04 November 2018

From DS to RW: The Decline of the United National Party

It goes without saying that a good leader does not necessarily mean that a party is essentially a one-man show. Parties have members and loyalists. Their work and contributions also count. Praise and blame get distributed among leaders and followers. 

In short, it is unfair to blame the woes of the United National Party (UNP) on the various flaws of Ranil Wickremesinghe, even if one were to take into account the fact that Wickremesinghe’s tinkering with the party constitution which effectively made him unassailable and put the party at the mercy of his whims and fancies. It needs to be noted that even though his leadership was challenged on occasion, none of the would-be successors have talked about the anti-democratic nature of the constitution he authored and which the party endorsed in an unreflecting moment. 

The UNP is 71 years old. It has had seven leaders. Three of them stand out in terms of vision, capacity and execution: D.S. Senanayake, J.R. Jayewardene and R Premadasa. All of them were doers. They looked to the future. They could and did mobilize the people. This has to be recognized even if one did not agree with their respective visions or the way they did things, even if one is appalled by the outcomes they produced.  They were leaders and demonstrated a kind of leadership that the party has lacked since May 1, 1993.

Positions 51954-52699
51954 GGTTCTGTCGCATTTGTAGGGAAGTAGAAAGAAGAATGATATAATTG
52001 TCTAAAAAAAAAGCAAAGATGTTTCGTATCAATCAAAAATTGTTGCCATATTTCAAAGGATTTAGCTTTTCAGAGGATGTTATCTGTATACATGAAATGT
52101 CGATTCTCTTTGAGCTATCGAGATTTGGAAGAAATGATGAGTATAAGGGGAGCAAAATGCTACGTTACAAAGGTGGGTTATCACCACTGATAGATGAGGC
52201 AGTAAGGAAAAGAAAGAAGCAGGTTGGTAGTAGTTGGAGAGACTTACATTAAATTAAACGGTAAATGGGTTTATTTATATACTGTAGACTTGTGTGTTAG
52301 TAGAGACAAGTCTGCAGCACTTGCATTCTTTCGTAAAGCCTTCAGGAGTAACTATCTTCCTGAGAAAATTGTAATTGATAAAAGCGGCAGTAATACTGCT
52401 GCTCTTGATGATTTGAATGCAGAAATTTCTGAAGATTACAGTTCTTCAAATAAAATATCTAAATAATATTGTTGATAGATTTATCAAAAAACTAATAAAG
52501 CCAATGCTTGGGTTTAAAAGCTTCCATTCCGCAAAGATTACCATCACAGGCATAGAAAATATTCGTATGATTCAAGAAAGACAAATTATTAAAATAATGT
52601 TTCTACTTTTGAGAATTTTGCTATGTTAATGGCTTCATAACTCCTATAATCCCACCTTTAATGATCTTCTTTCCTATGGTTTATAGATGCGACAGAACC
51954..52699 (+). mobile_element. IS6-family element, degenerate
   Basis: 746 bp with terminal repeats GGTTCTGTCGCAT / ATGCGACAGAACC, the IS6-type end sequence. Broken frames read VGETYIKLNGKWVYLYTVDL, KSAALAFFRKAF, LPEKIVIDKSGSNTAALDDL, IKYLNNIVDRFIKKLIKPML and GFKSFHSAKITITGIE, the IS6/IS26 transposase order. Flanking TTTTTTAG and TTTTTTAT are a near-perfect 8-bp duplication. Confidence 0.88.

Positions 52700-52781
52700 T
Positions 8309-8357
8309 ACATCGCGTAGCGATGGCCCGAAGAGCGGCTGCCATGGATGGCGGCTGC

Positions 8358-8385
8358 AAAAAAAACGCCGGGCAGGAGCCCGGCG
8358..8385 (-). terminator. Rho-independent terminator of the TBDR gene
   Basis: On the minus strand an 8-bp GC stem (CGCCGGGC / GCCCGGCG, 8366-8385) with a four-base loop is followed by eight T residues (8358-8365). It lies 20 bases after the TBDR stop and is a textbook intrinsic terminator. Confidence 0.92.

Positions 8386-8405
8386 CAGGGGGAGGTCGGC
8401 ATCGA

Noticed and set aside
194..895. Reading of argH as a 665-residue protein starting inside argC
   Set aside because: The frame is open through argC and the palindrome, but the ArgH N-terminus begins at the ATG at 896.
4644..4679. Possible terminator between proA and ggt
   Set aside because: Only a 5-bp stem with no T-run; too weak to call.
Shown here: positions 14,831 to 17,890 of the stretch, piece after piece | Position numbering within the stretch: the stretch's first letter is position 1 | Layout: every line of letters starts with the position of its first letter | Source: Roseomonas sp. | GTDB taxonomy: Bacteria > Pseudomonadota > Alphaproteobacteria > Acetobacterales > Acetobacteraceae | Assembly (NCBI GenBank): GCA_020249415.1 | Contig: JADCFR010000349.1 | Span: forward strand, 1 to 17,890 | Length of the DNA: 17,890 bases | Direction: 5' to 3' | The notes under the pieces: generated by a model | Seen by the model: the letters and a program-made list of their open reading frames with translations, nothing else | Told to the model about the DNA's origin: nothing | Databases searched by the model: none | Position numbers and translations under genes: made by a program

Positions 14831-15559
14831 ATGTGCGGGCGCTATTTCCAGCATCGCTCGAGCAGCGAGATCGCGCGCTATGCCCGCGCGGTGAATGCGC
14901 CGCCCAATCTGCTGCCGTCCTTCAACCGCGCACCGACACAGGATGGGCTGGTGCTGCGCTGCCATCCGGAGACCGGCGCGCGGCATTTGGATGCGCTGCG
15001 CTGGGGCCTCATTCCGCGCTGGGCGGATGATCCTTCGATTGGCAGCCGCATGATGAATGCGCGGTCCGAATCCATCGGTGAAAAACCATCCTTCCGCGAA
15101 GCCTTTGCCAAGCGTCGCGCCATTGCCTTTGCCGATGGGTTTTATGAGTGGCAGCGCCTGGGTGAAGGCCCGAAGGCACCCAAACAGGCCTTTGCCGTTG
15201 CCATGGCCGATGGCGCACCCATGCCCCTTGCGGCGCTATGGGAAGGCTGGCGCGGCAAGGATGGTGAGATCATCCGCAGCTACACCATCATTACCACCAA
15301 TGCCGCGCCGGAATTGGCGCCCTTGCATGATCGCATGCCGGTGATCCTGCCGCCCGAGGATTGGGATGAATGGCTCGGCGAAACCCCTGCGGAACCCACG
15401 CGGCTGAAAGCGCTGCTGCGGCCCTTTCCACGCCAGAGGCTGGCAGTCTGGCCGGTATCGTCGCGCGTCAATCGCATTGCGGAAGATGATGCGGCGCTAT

It is fashionable for the UNP’s detractors to mention the number of elections that the UNP lost since Wickremesinghe took over as party leader. These include the provincial council elections that were held in a staggered manner to favor the ruling party. That’s unfair. Since 1994, the UNP has tasted victory only twice, in 2001 following a sudden exodus of MPs from the People’s Alliance and in 2015, riding the momentum of the Maithripala Sirisena victory at the presidential election.  Both these ‘victories’ came courtesy a breaking of ranks by the principal adversary, the Sri Lanka Freedom Party (SLFP).